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Wednesday, January 27, 2010

Schachter v. Citigroup: Cal. Supreme Court Upholds Bonus Compensation Plan

In Schachter v. Citigroup, Inc. (November 2, 2009) 47 Cal.4th 610, the California Supreme Court upheld an employer's bonus compensation plan against allegations that it worked a forfeiture of wages in violation of California law. The Court described the plan and the issues presented as follows:
Citigroup offered a voluntary employee incentive compensation plan that provides employees with shares of restricted company stock at a reduced price in lieu of a portion of that employee's annual cash compensation. Employees agree that, should they resign or be terminated for cause before their restricted shares of stock vest, they would forfeit the stock and the portion of cash compensation they directed be paid in the form of the restricted stock. We consider here whether the incentive plan's forfeiture provision violates Labor Code sections 201, 202, and 219, which provide that employees be paid all earned, unpaid wages upon termination or resignation and prohibit agreements that purport to circumvent that requirement. We conclude the forfeiture provision does not run afoul of the Labor Code because no earned, unpaid wages remain outstanding upon termination according to the terms of the incentive plan.
The Court held that:
  1. shares of restricted stock constituted a wage; but
  2. compensation plan did not violate statute prohibiting agreements that attempt to circumvent requirements of Labor Code;
  3. forfeiture provision did not violate statutes requiring prompt payment of all earned wages upon termination or resignation;
  4. employer was not required to provide cash compensation for forfeited stock; and
  5. employee was not entitled to a pro rata payment for the elapsed portion of the two-year vesting period for the forfeited stock.
In light of the Supreme Court's decision a couple of years ago in Prachasaisoradej and Court of Appeal decisions such as Neisendorf v. Levi Strauss, this decision does not come as a real surprise.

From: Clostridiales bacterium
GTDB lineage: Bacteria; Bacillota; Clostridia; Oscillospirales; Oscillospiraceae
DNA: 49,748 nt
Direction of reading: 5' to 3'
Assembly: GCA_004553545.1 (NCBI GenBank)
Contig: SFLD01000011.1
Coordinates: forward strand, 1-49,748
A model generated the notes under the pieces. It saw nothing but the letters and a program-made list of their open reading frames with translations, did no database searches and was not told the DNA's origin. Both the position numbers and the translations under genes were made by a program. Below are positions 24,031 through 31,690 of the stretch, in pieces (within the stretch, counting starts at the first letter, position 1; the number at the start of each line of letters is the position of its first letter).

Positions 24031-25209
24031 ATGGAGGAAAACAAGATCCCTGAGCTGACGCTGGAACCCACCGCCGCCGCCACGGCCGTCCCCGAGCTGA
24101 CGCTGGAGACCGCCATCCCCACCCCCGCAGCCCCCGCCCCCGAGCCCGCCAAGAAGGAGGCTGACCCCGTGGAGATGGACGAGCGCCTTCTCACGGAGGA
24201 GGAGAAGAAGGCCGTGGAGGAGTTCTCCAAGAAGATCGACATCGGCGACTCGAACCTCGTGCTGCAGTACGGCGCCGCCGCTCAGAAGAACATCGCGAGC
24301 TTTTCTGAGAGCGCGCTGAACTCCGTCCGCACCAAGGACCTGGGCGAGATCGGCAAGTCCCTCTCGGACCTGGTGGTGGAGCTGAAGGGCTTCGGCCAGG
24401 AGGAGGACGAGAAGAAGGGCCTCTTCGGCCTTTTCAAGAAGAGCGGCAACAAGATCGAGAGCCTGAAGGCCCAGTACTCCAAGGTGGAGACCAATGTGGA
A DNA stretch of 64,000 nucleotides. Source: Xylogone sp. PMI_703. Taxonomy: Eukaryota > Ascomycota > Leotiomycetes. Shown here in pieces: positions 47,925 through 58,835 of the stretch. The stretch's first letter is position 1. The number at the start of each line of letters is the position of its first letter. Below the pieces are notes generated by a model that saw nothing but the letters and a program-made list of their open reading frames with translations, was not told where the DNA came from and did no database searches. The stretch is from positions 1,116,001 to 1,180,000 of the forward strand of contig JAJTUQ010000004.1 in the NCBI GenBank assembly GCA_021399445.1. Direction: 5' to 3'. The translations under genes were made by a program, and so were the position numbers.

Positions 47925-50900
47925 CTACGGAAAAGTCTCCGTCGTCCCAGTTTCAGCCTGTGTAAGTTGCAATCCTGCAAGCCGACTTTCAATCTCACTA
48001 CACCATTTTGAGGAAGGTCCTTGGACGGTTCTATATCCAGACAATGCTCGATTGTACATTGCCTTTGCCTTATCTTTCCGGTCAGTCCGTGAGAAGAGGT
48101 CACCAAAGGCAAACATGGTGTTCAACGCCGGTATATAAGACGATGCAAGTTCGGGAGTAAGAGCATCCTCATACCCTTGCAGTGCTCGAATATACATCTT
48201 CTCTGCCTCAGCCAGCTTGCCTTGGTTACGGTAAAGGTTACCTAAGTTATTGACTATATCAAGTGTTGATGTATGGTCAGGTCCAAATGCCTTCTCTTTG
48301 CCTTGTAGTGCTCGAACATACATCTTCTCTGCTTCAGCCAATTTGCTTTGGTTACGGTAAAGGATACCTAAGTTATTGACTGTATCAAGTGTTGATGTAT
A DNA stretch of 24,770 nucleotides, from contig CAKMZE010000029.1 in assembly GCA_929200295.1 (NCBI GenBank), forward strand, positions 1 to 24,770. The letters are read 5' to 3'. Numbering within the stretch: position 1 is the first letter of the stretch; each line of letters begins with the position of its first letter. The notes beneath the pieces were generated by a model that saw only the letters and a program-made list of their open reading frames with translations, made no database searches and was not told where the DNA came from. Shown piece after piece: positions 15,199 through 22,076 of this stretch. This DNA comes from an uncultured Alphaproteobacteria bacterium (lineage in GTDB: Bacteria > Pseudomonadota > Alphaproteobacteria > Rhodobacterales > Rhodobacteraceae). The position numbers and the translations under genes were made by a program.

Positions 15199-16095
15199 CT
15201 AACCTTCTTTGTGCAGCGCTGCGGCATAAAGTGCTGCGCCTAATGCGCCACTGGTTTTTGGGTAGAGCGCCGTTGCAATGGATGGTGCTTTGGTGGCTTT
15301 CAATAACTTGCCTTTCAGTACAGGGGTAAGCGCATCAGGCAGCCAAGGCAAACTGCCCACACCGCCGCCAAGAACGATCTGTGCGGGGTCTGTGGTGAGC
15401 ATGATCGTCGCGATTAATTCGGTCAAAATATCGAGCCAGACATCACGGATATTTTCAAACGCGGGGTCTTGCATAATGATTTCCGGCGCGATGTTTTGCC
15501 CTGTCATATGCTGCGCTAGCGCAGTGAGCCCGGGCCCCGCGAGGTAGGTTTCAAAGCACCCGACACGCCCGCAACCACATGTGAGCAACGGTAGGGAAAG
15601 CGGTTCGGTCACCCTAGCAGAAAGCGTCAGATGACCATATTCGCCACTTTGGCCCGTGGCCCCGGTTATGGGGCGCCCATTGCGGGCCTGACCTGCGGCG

Ninth Circuit Refuses to Enforce Class Arbitration Waiver

In Laster v. AT&T Mobility LLC (9th Cir. October 27, 2009), the Ninth Circuit followed Shroyer v. New Cingular Wireless Services, Inc., 498 F.3d 976 (9th Cir. 2007) and affirmed a District Court decision that a class arbitration waiver was unconscionable and unenforceable in a class action against a telephone company based on allegations that the company’s offer of a "free" phone was fraudulent because the company charged the customer sales tax on the phone. The "new wrinkle" in this case -- a very creative contract clause providing a "premium" payment of $7,500 to any customer who recovered more in arbitration that the company's last written offer before selecting the arbitrator -- did not prevent the class action waiver from being substantively unconscionable. The Court also held that the Federal Arbitration Act does not preempt California unconscionability law.

Monday, January 25, 2010

Back Up and Running

You may have noticed that we've been off air for about four months now. I broke my leg back in September while playing soccer, then came down with swine flu. (Fun!) On top of that, we've had four trials in the last four months:
  • a bench trial on behalf of two car wash workers (unfortunately, due to several continuances ordered by the court, we are still in the middle of this trial);
  • a bench trial in which we recovered $58,000 on behalf a low-wage worker and $50,000 in attorney fees;
  • a two-week jury trial in which we recovered $30,000 in overtime compensation for three car wash workers (motion for attorney fees pending);
  • a bench trial in which we recovered $20,000 in overtime compensation for a delivery driver (motion for attorney fees pending).

It seems that the smaller cases have gotten more difficult to resolve short of trial in this economy.

Now that we're through the rush of the last four months, I have a chance to do a little catching up on the blog. As always, I hope you find this a useful space to watch for information on California wage and hour laws.